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  • Martin Sosnoff

Soft Landing Fully Discounted As Financial Assets Jump The Gun

The market already has discounted a soft landing for financial assets, housing and iconic art. Nobody expects the FRB to rock the boat with more than token changes in the discount rate. Commodity prices tick in a benign channel, well below historic highs for oil at $100 a barrel.

Single family home prices hang in. Sole prospective disaster in real estate is focused on recent years construction of high rise office buildings. There’s a distinct surplus here but misery will be focused on banks and wealthy operators. Nobody cares about them.

Unless you believe our current business cycle remains benign for years ahead, you’ve no business as an active player. Today, a bad entry point into financial assets could cost you 15% to 20% shrinkage in asset value.

Listen to what bulls are projecting: They see the S&P 500 index at 5,600, presently 4,600, selling above 20 times prospective earnings. Nobody talks about the market's premium over book value of at least 25% or that the yield for stocks now rests under 2%. Any pundit who’s optimistic always projects a market with ample upside. Otherwise, why speak out?

Problems in financial markets that as yet get glossed over and to date pooh- poohed. Meanwhile, nobody comes up with a coherent response why the huge negative yield spread between 2 and 10-year Treasury paper

I dug back into my files on Treasury yields dating back decades. I couldn’t find a negative yield spread between 2 and 10-year paper of any consequence. More scary today is scant focus on this outlandish spread-why it happened and what do players read into this conundrum.

Are there huge operators betting trillions upon trillions for or against the spread to last? . Is there a player with open-to-buy like Warren Buffett who does place a trillion dollar bet one way or the other? If you believe recession is around the corner, this is a timely play for big boys.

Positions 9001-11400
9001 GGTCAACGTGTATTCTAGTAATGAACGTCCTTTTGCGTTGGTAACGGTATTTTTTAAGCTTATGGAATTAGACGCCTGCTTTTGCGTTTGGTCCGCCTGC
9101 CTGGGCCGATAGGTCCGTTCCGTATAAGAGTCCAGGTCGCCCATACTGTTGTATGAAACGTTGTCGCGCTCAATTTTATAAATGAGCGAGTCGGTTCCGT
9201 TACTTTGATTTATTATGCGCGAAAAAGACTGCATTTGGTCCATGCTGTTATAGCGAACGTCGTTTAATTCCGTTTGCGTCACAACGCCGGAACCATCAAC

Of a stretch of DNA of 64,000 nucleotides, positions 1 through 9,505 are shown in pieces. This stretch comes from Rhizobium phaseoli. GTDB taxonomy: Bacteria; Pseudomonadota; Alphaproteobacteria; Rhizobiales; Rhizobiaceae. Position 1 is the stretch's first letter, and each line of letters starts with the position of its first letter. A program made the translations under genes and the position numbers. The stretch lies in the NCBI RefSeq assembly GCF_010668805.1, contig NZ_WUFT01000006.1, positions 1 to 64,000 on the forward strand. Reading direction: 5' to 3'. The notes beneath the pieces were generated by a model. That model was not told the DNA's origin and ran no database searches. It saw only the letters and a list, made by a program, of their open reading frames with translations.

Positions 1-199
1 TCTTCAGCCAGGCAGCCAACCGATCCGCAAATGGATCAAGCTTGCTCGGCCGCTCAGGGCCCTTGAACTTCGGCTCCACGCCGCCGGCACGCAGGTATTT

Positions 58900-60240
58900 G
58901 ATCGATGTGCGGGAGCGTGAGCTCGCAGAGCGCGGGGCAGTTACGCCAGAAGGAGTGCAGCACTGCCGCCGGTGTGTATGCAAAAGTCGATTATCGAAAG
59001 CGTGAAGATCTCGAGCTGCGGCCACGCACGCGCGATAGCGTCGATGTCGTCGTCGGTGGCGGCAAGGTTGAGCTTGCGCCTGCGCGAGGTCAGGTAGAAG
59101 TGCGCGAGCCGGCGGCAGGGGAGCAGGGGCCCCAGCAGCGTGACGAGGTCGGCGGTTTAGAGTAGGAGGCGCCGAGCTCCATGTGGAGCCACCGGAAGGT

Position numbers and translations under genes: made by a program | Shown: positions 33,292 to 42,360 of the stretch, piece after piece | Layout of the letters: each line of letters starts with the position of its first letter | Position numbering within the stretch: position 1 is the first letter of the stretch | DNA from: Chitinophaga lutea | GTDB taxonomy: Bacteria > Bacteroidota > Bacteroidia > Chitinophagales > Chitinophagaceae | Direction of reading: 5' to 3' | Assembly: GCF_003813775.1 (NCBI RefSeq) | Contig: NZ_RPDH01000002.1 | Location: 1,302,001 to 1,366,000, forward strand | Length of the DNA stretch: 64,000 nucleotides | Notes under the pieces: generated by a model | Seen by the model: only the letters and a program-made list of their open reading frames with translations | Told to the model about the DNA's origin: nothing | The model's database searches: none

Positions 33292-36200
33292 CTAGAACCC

Worth reviewing is the amount of carnage you can suffer if your entry point on a stock is faulty. Also, note how much and how fast you can lose serious capital by overstaying markets.

The NASDAQ 100 Stock Index, for example, sustained an 80% shrinkage from its high in 2000 to the bottom, below 1,000 in 2002. Today, NASDAQ ticks near 16,000, but on down days does sluff-off 3% while the S&P 500 volatility runs much lower.

Price-earnings ratios for S&P 500 stocks have sold below 15 times earnings, for decades, on iffy earnings power, high interest rates, and an inflating bias in the economic setting.

My call for the market combines an earnings projection with a tentative price-earnings ratio considering all other variables like interest rates and inflation.

History weighs in heavily. My call combines earnings with the price-earnings ratio you’d think the market should reach. Then, forecast earnings or at least trend and direction with some accuracy. Next 12 months, I am at 16 times earning for my valuation with earnings power showing minimal recovery. Put the market at 18 times projected 2023 earnings. Explain the market selling presently around 21 times earnings, at four times book value, and yielding 1.5%. Historically, markets yielded over 5% in hard times.

If too optimistic, it’s a long way down. In times of crisis the market does sell at book value and yields at least 4%. Unless earnings boom next 12 months (not my call) the market can easily shuffle down 10% to 20%. I’m under 50% long in equities which historically for me is a very conservative posture.

Next six months can show whether the market has late foot, and not over discounting any recovery in store.

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